Again quoting from Dr. Connolly: "CCRCs aren't independent living communities, assisted living facilities, or nursing homes. They are combinations of all of these residential and care options, owned and operated by private companies and staffed to provide a ''continuum of care'' for residents. The assisted living and nursing home components of CCRCs usually are intended for use only by residents from the independent living units that are part of the CCRC and not by seniors from outside it."
These all represent trends which continue to shape culture and attitudes in the United States today. Many of these cultural changes are now codified into law; and as the demographics of society change others will continue become new laws.
One last point I would make about a CCRC — it is largely unregulated.
Everyone in management and the media likes to extol the virtues inherent in getting a multi-star rating.
However, what they do NOT emphasize or normally even talk about, is the fact that those stars only apply to two portions of the
Masonic Village at Elizabethtown — the Health Care Center and Personal Care. Those are the only two areas inspected regularly by
State and Federal agencies (regulators). Physically, those two units represent a small potion of our 1400 acre campus here at
According to the December 2016 Consilidated Financial Statement, the Masonic Village at Elizabethtown contains:
- A 453 bed nursing facility prviding nursing care (Nursing Home)
- 983 units of Retirement Living consisitng of apartments and cotages
- a 133 bed personal care facility (Personal Care)
- a 40 bed home for disadvantaged children (Children's Home)
- an 8 bed Residential Care program (Residential Care) for developmentally disabled individuals
"In Pennsylvania, CCRCs are reviewed by the Pennsylvania Insurance Department (PID) and the Departments of Public Welfare (DPW) and Health (DOH). The PID examines the financial records of each CCRC to ensure the CCRC is operating on a solid financial basis and in a financially responsible manner. DPW licenses both personal care and assisted living residences – while DOH licenses skilled nursing, and if the CCRC provides any kind of home care in the independent living section, DOH also licenses home care agencies."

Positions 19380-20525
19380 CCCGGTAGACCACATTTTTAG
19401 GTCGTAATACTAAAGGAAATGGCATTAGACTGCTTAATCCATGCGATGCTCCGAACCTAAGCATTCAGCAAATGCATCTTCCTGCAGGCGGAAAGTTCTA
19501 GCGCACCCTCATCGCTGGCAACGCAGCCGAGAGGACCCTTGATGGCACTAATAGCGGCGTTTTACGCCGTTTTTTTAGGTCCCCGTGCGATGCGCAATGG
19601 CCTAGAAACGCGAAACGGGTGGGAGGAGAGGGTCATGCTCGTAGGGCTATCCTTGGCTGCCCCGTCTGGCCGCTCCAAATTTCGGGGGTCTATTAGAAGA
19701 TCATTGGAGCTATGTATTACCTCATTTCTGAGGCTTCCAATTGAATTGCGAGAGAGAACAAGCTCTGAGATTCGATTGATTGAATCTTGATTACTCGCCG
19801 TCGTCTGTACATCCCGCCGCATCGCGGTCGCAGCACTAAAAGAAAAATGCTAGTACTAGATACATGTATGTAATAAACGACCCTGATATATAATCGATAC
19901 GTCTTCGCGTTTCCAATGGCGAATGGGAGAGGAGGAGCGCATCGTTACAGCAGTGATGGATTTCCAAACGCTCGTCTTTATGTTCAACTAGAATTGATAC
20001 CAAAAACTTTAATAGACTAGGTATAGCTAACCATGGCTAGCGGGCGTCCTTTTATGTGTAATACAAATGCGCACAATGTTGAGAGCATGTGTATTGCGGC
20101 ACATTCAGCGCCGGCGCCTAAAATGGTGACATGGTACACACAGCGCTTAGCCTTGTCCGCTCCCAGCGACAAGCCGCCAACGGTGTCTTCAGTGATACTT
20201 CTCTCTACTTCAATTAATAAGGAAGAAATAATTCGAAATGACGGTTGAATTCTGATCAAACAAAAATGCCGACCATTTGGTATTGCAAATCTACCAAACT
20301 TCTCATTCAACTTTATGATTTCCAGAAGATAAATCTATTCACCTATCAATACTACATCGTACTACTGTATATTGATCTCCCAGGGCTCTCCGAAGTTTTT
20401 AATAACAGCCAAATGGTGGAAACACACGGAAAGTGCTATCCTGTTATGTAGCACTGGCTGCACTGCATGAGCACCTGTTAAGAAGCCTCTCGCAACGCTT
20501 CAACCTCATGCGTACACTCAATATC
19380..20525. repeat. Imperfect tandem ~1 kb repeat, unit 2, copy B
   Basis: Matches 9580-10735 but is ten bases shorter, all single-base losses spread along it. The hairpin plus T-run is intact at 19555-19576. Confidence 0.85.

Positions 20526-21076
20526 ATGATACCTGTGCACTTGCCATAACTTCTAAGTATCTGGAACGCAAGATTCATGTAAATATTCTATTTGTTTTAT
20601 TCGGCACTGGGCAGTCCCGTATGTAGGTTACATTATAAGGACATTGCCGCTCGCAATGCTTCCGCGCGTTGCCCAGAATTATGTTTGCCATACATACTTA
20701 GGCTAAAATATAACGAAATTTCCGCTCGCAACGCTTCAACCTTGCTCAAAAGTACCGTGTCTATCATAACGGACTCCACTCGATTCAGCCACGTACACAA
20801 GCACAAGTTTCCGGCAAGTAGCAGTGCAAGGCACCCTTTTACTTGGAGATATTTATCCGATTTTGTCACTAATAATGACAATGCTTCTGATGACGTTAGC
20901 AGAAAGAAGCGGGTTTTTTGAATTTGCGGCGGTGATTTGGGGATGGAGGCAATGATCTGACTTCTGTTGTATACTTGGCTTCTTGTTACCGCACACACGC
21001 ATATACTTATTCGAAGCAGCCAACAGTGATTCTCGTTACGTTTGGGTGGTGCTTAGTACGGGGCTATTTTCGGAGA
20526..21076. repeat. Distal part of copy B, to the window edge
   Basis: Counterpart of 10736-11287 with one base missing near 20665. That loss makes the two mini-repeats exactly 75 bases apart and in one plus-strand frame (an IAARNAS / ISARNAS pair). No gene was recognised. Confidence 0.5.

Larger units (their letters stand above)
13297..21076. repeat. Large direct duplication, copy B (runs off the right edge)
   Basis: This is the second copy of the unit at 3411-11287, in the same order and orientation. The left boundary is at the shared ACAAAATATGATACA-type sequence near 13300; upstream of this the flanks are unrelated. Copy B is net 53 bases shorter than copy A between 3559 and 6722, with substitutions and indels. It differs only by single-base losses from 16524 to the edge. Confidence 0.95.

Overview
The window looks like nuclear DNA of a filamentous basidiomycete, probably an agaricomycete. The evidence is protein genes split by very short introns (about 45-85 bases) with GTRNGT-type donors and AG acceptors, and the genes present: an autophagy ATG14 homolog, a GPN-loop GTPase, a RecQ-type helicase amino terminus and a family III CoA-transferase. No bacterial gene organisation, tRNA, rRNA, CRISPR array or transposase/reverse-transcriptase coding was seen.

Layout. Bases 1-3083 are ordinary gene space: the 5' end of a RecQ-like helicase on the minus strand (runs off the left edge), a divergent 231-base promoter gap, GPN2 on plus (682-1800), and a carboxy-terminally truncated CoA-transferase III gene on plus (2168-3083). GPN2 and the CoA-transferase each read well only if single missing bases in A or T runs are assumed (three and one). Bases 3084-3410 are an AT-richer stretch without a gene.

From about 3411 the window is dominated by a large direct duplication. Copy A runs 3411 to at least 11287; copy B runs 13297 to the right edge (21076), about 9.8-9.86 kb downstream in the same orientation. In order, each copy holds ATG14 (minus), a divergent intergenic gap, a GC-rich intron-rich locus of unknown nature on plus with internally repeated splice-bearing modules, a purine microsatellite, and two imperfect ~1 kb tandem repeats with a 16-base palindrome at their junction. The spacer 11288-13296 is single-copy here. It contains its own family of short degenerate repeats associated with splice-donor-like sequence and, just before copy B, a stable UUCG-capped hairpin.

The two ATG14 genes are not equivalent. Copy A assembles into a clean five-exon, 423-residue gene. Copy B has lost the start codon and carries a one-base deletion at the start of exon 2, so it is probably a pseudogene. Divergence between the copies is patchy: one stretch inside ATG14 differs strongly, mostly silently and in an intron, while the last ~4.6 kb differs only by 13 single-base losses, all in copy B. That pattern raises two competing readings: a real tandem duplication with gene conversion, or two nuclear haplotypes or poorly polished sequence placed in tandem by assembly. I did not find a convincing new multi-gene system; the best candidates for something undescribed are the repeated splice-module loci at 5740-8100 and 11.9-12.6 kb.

Also, by and large, there are many Federal and State laws which apply to those two facilities, which do not apply to the independent living portion of the community. The Americans with Disabilities Act of 1990, a civil rights law that prohibits discrimination based on disability, is one in particular which causes great confusion for Masonic Village Residents.
All of Independent living is completely unregulated, and un-inspected. In Pennsylvania the only requirement for a CCRC, is to obtain an initial license, pay an annual fee ($750 in 2016)and file an annual fiscal report. To get that license does impose a number of one-time requirements, most having to do with financial stability. And the License comes from the Insurance Department, not the Department of Health and Human Services! The Pennsylvania Insurance Department does not inspect a CCRC.
The IRS form 990 (Return of Organization Exempt From Income Tax), which the Masonic Villages, Inc is required to file annually can be found on the main website:
All of which is to say, Management is basically free to do whatever they please, making whatever requirements they choose at whatever the cost — the only stipulation being that the tenants of the Fair Housing Act are adhered to - which are basically all anti-discrimination items.
The Resident’s Agreement is the contract between you and the facility. It contains information such as:
- Services the CCRC will provide.
- Your responsibilities under the contract
- When and how the contract can be terminated (by either you or the CCRC